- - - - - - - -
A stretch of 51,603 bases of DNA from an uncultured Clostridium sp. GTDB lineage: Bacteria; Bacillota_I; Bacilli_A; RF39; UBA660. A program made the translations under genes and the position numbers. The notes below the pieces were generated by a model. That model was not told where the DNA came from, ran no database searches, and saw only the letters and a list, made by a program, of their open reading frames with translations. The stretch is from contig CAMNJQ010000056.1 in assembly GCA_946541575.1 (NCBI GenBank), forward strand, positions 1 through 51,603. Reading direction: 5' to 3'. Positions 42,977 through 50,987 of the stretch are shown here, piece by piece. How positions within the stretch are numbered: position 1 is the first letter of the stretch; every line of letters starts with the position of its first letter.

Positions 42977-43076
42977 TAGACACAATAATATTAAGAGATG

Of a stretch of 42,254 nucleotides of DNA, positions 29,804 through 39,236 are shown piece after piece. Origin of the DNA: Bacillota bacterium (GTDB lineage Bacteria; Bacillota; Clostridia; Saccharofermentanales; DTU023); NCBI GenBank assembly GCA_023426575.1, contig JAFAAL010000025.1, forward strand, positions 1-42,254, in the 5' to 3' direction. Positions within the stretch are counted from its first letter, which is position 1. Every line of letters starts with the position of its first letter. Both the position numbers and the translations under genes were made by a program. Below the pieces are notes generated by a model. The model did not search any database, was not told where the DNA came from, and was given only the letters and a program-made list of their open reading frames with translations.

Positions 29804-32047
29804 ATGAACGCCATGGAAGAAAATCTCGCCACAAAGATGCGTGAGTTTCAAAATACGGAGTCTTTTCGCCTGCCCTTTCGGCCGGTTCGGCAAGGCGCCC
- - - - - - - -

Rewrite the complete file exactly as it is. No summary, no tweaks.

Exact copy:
A stretch of 51,603 bases of DNA from an uncultured Clostridium sp. GTDB lineage: Bacteria; Bacillota_I; Bacilli_A; RF39; UBA660. A program made the translations under genes and the position numbers. The notes below the pieces were generated by a model. That model was not told where the DNA came from, ran no database searches, and saw only the letters and a list, made by a program, of their open reading frames with translations. The stretch is from contig CAMNJQ010000056.1 in assembly GCA_946541575.1 (NCBI GenBank), forward strand, positions 1 through 51,603. Reading direction: 5' to 3'. Positions 42,977 through 50,987 of the stretch are shown here, piece by piece. How positions within the stretch are numbered: position 1 is the first letter of the stretch; every line of letters starts with the position of its first letter.

Positions 42977-43076
42977 TAGACACAATAATATTAAGAGATG

Of a stretch of 42,254 nucleotides of DNA, positions 29,804 through 39,236 are shown piece after piece. Origin of the DNA: Bacillota bacterium (GTDB lineage Bacteria; Bacillota; Clostridia; Saccharofermentanales; DTU023); NCBI GenBank assembly GCA_023426575.1, contig JAFAAL010000025.1, forward strand, positions 1-42,254, in the 5' to 3' direction. Positions within the stretch are counted from its first letter, which is position 1. Every line of letters starts with the position of its first letter. Both the position numbers and the translations under genes were made by a program. Below the pieces are notes generated by a model. The model did not search any database, was not told where the DNA came from, and was given only the letters and a program-made list of their open reading frames with translations.

Positions 29804-32047
29804 ATGAACGCCATGGAAGAAAATCTCGCCACAAAGATGCGTGAGTTTCAAAATACGGAGTCTTTTCGCCTGCCCTTTCGGCCGGTTCGGCAAGGCGCCC